EU Regulation no. 2015/2424, entered into force on March 23, 2016, introduced a number of changes to the European trademark regime.
Among them, the amended regulation provides for the abolition of the graphic representation requirement. This implies that, as of October 1, 2017, signs may be represented in any suitable form, using the available technology, provided that the representation is clear, precise, autonomous, easily accessible, intelligible, durable and objective.
Such requirements are, however, in line with the criteria already established in the past by the European Court of Justice with the Sieckmann judgment (C-273/00).
The abolition of the graphic representation requirement is aimed at providing greater flexibility and enabling the registration of other types of trademarks (that may not only be denominative or figurative) possible in the future, thanks to technological advances.
The date of October 1, 2017 (almost two years after the new Regulation was enforced) is motivated by the need of EUIPO and the National Offices to have sufficient time to update their digital organization.
Graphic representation (whose necessity was obviously due to an optimal and practical consultation of the Registers) has always represented an obstacle to the registration of unconventional trademarks (sounds, odors, colors, touch, movement). So much so that in 2015, 99% of the registered European trademarks were traditional trademarks: denominative or figurative. Only in rare cases, despite the graphic representation requirement, some trademarks (sounds, colors) have been admitted to the registration.
Another type of unconventional trademark that should benefit from the abolition of the graphic requirement is the movement trademark.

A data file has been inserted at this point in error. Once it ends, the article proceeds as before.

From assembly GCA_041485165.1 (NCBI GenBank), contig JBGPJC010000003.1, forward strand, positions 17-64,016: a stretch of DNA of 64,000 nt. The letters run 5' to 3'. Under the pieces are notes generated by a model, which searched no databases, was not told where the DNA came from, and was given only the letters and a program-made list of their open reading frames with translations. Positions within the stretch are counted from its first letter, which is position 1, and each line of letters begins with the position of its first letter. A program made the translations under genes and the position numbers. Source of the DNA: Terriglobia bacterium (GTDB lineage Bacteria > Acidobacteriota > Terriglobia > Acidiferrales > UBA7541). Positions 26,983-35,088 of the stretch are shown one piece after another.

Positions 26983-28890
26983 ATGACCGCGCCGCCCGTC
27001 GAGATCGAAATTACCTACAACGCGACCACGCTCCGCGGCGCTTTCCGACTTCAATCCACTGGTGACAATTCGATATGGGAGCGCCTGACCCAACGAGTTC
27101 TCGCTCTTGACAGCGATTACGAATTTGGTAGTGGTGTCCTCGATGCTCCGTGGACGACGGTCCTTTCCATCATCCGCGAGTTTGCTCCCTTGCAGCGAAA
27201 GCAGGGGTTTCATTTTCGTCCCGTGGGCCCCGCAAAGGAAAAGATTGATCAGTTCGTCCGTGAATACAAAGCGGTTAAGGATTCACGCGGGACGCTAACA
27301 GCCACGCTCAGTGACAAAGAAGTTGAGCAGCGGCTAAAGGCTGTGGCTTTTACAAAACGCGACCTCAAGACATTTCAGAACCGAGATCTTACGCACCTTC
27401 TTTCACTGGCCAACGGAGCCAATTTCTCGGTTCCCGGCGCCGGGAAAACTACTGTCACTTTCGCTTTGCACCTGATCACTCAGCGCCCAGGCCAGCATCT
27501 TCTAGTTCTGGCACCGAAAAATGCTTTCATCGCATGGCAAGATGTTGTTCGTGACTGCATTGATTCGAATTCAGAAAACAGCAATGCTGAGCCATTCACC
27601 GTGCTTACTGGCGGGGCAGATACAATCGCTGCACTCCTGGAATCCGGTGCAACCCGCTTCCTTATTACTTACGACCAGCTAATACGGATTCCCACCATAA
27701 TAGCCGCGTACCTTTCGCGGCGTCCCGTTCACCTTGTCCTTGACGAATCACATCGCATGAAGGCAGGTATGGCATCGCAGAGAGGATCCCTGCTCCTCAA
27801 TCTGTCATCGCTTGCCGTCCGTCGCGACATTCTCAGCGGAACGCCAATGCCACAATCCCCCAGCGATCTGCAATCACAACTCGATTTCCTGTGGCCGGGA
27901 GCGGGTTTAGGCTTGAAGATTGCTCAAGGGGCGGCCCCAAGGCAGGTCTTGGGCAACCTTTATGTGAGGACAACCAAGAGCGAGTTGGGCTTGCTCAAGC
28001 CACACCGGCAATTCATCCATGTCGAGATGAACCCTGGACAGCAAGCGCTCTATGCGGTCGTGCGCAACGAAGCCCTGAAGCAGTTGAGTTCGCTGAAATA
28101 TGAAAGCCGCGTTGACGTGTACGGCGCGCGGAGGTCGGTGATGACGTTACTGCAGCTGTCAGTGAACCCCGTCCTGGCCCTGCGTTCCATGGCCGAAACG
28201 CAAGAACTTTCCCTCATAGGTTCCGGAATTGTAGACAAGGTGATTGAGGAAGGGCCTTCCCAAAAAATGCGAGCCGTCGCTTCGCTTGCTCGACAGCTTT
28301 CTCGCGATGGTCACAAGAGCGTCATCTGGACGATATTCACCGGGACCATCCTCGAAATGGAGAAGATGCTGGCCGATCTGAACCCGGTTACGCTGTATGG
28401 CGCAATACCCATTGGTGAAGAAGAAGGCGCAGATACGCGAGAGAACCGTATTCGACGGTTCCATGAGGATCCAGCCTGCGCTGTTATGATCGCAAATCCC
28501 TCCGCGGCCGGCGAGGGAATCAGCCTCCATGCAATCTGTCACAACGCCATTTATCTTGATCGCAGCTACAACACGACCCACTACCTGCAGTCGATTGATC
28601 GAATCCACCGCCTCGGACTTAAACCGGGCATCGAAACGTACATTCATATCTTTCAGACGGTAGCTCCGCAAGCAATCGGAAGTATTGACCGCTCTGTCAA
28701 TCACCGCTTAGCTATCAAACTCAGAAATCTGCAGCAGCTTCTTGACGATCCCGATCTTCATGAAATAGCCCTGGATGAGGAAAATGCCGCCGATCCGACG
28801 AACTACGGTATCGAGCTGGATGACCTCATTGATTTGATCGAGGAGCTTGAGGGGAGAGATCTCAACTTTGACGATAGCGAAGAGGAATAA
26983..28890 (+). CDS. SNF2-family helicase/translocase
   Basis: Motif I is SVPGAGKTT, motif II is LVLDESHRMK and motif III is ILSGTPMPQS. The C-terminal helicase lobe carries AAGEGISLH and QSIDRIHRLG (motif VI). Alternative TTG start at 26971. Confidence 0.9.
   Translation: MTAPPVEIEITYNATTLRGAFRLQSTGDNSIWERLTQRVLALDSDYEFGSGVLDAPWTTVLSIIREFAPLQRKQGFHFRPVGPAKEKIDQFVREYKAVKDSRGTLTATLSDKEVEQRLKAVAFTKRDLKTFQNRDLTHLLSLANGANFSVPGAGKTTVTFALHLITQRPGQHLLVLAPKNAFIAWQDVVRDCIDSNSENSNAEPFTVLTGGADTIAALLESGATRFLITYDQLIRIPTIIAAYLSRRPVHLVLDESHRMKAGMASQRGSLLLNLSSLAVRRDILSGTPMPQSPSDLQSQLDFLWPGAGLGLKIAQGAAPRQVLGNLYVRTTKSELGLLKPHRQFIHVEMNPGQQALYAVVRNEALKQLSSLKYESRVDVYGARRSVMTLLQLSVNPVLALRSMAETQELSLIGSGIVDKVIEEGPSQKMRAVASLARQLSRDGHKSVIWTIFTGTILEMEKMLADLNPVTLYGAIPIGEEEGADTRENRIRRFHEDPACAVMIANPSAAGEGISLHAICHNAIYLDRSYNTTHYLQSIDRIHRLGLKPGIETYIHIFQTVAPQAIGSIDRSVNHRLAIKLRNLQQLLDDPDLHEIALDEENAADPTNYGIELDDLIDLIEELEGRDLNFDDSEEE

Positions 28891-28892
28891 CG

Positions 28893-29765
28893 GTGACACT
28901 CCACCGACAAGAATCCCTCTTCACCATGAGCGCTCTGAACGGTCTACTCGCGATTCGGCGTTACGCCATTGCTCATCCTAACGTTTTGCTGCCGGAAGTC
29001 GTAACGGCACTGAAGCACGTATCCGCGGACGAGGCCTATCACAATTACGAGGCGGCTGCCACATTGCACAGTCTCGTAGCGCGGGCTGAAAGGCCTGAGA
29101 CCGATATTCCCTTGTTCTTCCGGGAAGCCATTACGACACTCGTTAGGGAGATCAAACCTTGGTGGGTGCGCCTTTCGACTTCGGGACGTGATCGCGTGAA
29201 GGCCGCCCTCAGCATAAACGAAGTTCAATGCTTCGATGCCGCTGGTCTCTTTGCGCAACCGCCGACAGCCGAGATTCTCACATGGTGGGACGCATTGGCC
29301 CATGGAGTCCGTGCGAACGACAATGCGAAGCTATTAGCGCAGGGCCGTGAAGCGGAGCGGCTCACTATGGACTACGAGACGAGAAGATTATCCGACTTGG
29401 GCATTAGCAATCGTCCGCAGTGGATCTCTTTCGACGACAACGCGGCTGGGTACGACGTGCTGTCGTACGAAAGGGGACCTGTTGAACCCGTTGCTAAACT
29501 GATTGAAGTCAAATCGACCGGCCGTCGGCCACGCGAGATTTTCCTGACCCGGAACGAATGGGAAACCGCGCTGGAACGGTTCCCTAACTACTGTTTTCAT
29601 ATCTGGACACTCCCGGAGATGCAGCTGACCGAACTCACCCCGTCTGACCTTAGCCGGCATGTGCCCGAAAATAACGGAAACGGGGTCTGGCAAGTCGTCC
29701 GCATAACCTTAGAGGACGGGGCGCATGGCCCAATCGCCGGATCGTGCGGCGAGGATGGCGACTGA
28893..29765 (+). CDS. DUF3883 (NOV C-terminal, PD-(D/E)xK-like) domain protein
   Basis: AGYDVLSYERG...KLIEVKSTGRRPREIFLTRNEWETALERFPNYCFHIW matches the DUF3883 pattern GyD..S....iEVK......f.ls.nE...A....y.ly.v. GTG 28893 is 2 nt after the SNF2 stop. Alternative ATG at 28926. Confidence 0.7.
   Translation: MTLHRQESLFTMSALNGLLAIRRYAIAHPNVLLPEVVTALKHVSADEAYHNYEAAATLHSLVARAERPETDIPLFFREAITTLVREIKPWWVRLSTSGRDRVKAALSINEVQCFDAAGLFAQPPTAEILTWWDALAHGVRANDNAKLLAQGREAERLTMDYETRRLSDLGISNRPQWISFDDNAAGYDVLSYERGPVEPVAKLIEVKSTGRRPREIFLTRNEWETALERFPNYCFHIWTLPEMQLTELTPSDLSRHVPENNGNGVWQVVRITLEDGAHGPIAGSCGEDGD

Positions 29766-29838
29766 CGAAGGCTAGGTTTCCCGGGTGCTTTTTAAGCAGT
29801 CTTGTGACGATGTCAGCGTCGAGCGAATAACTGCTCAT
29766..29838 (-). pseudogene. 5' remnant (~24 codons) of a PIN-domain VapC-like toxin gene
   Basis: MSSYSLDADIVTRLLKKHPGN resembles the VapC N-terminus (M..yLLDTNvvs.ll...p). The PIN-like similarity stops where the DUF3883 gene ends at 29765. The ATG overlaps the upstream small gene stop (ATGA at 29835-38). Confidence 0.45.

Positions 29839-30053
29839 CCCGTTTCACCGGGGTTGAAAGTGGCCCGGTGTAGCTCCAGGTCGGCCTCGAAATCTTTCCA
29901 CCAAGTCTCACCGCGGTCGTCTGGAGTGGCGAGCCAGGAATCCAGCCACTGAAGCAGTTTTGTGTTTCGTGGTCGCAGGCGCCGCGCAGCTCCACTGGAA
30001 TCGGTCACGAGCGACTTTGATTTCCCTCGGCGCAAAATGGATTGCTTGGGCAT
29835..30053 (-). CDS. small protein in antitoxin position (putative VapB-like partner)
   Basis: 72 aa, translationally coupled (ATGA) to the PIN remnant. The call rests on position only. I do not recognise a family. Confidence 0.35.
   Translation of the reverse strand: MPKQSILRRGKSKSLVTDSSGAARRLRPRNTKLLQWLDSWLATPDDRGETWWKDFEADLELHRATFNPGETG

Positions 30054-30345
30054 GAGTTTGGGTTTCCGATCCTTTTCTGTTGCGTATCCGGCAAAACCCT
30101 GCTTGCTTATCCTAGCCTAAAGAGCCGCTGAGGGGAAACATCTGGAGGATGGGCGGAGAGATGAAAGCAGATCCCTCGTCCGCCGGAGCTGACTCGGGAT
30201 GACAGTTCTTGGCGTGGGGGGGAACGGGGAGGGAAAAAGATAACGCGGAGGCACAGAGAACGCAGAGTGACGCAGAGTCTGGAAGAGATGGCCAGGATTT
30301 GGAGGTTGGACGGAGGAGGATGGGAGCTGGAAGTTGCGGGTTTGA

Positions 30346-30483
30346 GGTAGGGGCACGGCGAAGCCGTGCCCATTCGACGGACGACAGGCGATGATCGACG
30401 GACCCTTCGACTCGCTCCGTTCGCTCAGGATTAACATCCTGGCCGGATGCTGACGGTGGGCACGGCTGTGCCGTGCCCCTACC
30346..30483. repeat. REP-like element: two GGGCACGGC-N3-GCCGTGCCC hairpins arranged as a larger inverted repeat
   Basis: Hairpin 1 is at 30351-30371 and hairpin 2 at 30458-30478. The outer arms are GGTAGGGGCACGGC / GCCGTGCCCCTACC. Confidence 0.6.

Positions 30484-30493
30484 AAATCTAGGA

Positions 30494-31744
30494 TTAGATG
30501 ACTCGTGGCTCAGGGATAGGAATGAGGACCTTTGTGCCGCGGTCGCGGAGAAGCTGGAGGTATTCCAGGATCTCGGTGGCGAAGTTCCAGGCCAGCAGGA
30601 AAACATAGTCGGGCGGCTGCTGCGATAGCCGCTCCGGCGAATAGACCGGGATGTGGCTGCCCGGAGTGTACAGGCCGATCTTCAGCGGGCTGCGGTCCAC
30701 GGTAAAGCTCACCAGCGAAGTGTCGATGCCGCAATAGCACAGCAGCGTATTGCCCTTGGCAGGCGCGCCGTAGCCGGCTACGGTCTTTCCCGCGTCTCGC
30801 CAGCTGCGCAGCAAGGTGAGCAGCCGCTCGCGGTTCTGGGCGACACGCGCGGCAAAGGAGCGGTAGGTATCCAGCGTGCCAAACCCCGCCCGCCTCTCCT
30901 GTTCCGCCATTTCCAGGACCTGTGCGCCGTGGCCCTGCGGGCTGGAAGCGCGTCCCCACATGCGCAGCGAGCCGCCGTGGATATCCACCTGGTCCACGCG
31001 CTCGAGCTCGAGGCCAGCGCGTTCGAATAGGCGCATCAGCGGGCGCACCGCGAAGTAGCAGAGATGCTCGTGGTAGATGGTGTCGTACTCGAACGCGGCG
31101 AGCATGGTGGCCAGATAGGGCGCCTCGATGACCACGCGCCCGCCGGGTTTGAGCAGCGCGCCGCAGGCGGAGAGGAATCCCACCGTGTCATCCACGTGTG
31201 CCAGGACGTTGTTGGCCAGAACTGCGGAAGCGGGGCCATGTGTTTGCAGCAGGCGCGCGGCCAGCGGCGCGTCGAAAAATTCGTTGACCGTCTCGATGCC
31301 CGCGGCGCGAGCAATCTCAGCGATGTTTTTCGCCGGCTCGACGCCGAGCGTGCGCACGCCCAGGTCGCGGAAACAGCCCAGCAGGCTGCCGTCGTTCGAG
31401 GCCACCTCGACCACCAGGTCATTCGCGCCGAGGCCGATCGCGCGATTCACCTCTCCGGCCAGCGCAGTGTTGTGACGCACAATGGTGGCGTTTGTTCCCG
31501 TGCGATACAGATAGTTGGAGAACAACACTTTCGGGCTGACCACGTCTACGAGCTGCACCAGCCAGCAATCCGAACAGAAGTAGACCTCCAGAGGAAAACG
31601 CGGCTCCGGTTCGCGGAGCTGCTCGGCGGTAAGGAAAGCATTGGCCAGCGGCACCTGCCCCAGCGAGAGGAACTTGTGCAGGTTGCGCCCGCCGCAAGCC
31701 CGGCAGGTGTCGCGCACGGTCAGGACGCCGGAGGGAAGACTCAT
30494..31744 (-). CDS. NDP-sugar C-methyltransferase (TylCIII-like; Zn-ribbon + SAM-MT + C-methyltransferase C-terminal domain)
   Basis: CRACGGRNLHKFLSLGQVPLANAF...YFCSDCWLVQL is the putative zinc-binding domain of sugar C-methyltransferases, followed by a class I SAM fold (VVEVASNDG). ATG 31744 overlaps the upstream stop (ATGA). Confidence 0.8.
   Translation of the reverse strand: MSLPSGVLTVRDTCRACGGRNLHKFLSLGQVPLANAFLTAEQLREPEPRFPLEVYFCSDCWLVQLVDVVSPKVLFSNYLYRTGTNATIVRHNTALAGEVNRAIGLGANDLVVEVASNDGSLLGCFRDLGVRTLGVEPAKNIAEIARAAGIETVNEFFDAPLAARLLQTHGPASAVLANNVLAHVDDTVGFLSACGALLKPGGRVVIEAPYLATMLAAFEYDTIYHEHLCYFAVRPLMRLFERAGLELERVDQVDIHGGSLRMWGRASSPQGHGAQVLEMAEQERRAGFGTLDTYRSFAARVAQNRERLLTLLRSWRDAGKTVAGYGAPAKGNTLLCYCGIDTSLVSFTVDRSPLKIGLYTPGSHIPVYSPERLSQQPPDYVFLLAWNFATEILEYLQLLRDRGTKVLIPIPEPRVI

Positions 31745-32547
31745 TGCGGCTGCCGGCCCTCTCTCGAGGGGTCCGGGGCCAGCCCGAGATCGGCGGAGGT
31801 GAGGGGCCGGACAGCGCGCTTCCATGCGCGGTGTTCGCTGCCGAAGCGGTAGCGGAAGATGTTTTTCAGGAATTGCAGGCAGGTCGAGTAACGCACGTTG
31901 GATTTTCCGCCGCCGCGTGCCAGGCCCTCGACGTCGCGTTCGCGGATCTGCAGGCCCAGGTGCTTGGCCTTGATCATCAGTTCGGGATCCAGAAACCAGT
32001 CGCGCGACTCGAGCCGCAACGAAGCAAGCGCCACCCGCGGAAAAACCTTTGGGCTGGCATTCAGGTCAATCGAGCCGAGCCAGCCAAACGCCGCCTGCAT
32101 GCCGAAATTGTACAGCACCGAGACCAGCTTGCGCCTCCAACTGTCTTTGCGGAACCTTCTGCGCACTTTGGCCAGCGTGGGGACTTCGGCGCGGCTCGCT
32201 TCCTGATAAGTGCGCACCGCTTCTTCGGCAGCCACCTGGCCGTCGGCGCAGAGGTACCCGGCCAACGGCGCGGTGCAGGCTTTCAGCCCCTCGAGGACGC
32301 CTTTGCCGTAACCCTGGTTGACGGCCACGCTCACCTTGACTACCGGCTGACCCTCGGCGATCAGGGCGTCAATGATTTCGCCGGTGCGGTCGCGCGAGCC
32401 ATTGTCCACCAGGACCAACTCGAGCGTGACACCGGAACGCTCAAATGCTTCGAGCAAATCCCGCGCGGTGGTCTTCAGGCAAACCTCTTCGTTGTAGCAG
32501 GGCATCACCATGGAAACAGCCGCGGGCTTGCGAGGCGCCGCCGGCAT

The applications for this type of trademark should include a determined number of images (no limits are set) that show the movement in question, accompanied by a detailed description of the type of motion, which is consistent with the representation of the sign.
On the basis of decision R443/2010-2 of 23/9/2010 (Red Liquid Flowing in sequence of stills), EUIPO admitted the registration of movement trademarks by adopting as a criterion an audience having a reasonable level of observation and in possession of normal levels of perception and intelligence, which, by consulting the Trademark Register, is able to comprehend movement without requiring a high level of intellectual energy and imagination.
In the meanwhile…
The Danish company Nuevolution A/S applied for a motion trademark on December 3, 2015 providing a description which was rejected on the following grounds:
The graphic depiction of the trade mark was not sufficiently clear, since it was not possible to grasp the movement from the sequence of images shown. Although the description of the trade mark gave an indication of the movement, it was not possible to see this movement from the graphic depiction, as the contrasts from image to image were not sharp enough and the design therefore looked the same on each image.
The images did not show a clear and unambiguous sequence of movement, but rather 15 isolated images of the same design, which were not clearly connected to one another. In this sense it was not clear how the movement progressed and how one image lead to the next.
Despite the claims of the Applicant, the refusal was maintained.
With the appeal, filed in December 2016, the Applicant submitted a modified version of the sign, which was not accepted on the grounds that the trademark is evaluated as it is submitted at the time of filing.
Recently, the appeal was rejected for the following conclusion:
For the sake of completeness, the Board points out that, as from 1 October 2017, when the new EUTMIR as well as the substantial amendments to Article 4 EUTMR will enter into force, the applicant may consider filing a new trade mark application containing an electronic file of the movement mark.
What is left to do is, come October, to pay close attention to the application of new technological means hoping for a more flexible interpretation of the Sieckmann criteria that govern the delegated and executive regulations contained in the recent Regulation.